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We all have that one co-worker. The person who even makes climbing the stairs a competition—who’s eager to outdo you in everything from Ping Pong to prospecting, and will never let you live down a bad loss. But what about the rest of your office? How do you motivate and engage the rest of your team to be as competitive as your top performers? The good news is it doesn’t involve changing anybody’s personality. Sometimes boosting competition is just a matter of changing the way you run your office. Here are a few simple tweaks you can make to get started.
Sure, it can be exciting to get the month’s stack ranking’s email, or see who the employee of the month is. But when you save those “victory” moments for a single email, once a month, you’re virtually guaranteeing that it’s not something that will be on the top of most people’s minds. In fact, you’re limiting the chances for true competition. Imagine having a leaderboard for your sales team, updating in real time, allowing everyone to know who’s got the most leads this week. What if every time one of your employees had a recognizable moment, it was broadcast for everyone to admire? Wouldn’t that boost another employee’s desire for that same greatness? Rather than resigning that they won’t be at the top of the stacks, you’re allowing them to dream of a moment in real time where they can show they’re the best.
There’s a reason that almost every metaphor in the business world is a sports reference: competition—and more specifically, team competition—is an incredibly inspiring tool. When you know you have teammates by your side, who are not only pushing you along but also counting on your performance, it can bridge the gap between slackers and top performers. Think about it in your own office: there may be a wide gulf between the most productive employees on the floor and the ones who spend their time watching the clock. But when you put those groups of people together, they have a chance to rise up in a mutually-beneficial way. Leaders can offer advice, and those who may not have that same sense of motivation can find purpose in chasing that team win. Encouraging employee engagement is integral to building the kind of teamwork that boosts performance.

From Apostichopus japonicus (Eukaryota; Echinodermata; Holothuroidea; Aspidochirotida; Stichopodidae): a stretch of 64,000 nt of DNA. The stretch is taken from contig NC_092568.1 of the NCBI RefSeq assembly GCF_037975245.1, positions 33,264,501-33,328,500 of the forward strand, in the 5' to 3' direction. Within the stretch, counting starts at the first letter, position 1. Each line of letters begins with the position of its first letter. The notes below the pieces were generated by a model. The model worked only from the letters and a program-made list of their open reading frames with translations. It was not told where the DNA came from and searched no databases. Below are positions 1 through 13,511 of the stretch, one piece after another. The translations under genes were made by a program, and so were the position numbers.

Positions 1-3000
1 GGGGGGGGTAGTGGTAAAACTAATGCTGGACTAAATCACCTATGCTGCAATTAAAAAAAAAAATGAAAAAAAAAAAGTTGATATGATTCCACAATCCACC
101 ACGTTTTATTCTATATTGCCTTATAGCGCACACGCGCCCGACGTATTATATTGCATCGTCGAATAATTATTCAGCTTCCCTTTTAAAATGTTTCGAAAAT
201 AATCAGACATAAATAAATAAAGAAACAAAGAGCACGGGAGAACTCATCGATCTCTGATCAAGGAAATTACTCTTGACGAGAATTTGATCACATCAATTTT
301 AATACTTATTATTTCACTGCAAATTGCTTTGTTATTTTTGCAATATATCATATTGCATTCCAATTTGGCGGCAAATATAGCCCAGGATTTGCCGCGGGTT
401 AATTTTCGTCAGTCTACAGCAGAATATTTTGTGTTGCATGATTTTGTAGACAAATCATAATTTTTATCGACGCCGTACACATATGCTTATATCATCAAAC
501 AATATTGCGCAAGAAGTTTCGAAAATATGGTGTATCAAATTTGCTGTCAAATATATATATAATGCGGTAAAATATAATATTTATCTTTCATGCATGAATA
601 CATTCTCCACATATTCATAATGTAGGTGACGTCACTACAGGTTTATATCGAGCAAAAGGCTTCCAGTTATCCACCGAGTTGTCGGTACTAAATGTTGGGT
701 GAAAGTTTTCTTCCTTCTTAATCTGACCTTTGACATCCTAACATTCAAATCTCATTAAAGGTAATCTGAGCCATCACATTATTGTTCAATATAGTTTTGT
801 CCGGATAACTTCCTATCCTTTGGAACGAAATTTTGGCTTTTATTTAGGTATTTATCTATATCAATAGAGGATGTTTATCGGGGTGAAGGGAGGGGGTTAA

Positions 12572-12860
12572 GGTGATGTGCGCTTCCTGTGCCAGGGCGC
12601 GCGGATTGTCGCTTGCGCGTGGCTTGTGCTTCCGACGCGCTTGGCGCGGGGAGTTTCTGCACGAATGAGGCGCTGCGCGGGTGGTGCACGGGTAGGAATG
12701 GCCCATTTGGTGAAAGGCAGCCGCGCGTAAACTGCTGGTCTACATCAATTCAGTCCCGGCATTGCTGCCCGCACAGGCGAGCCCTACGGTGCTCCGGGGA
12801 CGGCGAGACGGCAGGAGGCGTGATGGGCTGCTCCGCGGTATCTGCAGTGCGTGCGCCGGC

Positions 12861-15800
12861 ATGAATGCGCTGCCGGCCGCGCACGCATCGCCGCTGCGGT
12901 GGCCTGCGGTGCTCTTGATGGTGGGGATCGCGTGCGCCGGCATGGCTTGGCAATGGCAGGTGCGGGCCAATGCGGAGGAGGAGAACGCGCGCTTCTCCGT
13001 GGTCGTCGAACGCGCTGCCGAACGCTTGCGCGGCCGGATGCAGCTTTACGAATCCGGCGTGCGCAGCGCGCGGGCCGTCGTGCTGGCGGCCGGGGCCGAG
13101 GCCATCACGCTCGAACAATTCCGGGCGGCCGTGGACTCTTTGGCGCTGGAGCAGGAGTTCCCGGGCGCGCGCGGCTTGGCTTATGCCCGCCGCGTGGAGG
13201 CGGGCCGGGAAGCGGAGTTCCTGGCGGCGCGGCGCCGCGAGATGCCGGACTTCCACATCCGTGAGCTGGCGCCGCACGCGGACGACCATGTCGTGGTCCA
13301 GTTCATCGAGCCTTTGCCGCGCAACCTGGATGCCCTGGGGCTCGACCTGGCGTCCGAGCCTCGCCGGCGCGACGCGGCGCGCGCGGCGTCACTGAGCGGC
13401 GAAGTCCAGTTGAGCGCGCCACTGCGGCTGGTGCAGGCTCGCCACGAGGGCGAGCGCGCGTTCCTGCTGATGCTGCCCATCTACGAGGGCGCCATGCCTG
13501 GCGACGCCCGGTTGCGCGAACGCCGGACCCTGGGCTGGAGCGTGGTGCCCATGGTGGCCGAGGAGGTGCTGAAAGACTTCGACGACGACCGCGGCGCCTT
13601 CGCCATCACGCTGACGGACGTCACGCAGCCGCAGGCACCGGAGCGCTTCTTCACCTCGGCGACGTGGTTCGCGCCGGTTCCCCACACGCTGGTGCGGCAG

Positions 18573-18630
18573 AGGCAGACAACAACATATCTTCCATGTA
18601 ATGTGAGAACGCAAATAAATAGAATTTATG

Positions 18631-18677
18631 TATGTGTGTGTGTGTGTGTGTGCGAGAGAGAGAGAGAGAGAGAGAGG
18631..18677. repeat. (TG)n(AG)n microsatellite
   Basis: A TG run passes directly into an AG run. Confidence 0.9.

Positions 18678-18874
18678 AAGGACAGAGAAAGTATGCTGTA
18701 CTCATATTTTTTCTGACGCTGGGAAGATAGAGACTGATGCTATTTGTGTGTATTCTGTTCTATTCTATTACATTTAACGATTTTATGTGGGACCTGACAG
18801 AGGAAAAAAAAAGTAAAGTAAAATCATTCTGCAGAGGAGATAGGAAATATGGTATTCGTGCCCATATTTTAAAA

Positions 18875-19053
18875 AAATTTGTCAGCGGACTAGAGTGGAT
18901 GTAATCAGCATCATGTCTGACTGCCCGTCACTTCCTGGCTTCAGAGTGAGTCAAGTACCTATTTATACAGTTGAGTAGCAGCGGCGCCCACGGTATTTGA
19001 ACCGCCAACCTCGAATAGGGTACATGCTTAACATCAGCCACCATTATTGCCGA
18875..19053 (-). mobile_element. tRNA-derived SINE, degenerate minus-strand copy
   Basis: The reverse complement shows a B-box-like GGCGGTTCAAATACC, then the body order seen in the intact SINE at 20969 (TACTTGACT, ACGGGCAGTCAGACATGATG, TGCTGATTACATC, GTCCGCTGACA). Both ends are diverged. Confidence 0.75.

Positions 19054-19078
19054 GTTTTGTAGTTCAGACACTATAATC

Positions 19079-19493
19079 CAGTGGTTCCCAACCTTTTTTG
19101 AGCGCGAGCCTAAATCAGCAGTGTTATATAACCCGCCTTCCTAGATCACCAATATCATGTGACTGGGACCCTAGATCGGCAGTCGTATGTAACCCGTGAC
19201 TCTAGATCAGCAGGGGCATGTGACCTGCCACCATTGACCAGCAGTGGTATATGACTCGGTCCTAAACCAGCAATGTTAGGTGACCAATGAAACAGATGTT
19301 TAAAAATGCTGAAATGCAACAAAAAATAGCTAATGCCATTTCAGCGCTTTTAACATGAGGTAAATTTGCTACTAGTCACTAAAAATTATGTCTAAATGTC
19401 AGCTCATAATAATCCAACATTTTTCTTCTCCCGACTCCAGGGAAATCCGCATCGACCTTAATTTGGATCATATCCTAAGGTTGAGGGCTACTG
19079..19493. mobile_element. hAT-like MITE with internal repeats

It feels good to be recognized. Whether it’s a simple pat on the back, or a dream promotion—affirmation goes a long way. But can you quantify just how far it goes? One study reported in HBR may have done just that: frequent, smaller rewards, as it turns out, may have an overall more positive effect on performance. The study recorded the difference in sales performances (generated revenue) when associates were rewarded quarterly bonuses versus annual bonuses: “removing quarterly bonuses from laggards’ incentives … would decrease their overall performance by approximately 10%. The same change would decrease the overall performance of core and star salespeople by 4% and 2%, respectively.” You don’t have to break the bank to make this work. In essence, it’s a simple principle: the more opportunities for rewards, the more frequently employees will go after them.
At the end of the day, it’s not about a fundamental change in the way people work. Employee engagement is about understanding your team and finding out what works for them. When you give your people the runway to be competitive, and show their best selves, they’ll take it. You just have to give them the opportunity to do it.